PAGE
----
Airport stores can also have significantly different footprints and layouts. Gluck says most don’t go deeper than 30 feet as passengers tend not to walk too far into stores for fear they’ll miss an announcement. Shoppers can also have drastically different motivations: Unlike a mall where consumers visit with the intention of shopping, people go to airports to travel.

Gluck says travelers can rapidly change their intentions, calling it a “bell curve of stress” as they move through the airport. Passenger stress levels usually grow as they move through ticketing, then “drop like a cliff” once they find their holding area. The crowds, length and speed of the lines can all have an impact on the shopper experience and bottom line.

“It’s normal for people to be stressed like that and it impacts retail,” Gluck says. “When people are happier they tend to spend more. When they’ve had a bad experience at [security], they tend not to shop.”

Opportunities for growth

With small footprints, high sales per square foot and high growth rates, airports are still prime for retail growth. Many airport retailers have also yet to fully tap the potential of the mobile and omnichannel experience for passengers.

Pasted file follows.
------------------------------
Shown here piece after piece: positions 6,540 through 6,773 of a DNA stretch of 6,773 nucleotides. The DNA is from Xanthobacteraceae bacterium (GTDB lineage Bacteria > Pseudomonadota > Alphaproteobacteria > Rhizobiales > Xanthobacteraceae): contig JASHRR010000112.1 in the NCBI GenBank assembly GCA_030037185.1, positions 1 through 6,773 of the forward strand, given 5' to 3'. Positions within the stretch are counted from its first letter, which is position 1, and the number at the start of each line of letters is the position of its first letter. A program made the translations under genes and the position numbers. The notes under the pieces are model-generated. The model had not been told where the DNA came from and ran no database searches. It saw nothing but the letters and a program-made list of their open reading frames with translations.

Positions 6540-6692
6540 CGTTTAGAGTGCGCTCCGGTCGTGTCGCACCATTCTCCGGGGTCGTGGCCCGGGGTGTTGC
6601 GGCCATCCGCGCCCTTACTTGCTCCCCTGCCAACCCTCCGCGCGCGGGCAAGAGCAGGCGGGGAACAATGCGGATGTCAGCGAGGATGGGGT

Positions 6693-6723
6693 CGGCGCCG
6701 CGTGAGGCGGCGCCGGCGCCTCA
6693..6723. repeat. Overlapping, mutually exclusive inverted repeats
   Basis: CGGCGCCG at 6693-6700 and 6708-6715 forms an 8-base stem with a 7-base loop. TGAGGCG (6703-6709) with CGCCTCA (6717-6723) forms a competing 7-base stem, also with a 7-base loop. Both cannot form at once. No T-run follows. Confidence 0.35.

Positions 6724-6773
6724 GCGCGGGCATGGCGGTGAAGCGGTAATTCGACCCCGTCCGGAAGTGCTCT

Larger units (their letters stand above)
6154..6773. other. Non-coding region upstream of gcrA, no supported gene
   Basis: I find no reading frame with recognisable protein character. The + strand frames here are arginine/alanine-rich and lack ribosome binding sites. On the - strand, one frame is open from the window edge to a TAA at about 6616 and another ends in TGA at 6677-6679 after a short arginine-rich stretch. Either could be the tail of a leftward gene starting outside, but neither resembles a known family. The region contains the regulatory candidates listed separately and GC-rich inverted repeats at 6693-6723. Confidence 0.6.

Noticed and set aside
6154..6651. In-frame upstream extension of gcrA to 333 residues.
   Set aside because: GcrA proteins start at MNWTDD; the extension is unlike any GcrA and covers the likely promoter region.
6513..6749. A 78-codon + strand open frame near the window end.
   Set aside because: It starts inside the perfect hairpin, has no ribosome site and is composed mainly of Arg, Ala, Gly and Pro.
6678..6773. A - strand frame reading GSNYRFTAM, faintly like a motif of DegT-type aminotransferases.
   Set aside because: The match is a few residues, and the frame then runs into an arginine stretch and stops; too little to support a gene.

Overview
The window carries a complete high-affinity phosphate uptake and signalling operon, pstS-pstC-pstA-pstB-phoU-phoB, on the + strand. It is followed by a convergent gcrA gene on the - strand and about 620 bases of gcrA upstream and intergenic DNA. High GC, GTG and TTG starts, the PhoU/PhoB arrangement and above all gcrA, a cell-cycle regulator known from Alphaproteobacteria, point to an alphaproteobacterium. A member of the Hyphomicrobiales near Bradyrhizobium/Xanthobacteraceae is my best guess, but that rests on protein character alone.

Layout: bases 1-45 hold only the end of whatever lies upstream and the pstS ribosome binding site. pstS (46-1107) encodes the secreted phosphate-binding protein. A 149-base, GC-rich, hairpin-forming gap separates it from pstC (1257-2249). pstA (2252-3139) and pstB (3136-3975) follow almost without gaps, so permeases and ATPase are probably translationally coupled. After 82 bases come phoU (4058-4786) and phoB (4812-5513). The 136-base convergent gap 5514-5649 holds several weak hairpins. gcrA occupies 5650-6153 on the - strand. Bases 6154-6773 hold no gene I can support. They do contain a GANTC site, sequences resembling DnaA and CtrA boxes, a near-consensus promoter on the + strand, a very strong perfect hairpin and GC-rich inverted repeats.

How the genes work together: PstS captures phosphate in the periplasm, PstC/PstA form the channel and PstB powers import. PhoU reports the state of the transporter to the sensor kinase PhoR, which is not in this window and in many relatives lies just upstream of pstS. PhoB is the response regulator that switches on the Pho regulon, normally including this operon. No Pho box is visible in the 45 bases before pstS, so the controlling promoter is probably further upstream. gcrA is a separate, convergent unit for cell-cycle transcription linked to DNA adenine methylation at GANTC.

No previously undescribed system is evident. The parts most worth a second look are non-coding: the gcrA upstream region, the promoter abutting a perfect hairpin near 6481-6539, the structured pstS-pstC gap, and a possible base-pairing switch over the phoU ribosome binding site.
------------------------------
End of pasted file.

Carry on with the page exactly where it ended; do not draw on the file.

Savaria says while many retailers are investing in the technology and “moving in that direction,” mobile in airport retail is “still in its infancy” because most shopping is done on impulse. Shopping patterns and the propensity to buy can even be influenced by the purpose of the trip, whether the passenger is coming or going and even the carry-on limits of the airline they’re flying.

“If I’m traveling on business to New York, my [shopping] behavior is going to be different than if I’m traveling on a vacation with my family,” Savaria says. “And it’s going to be different when I’m departing my home airport as opposed to returning from the airport I’m visiting.”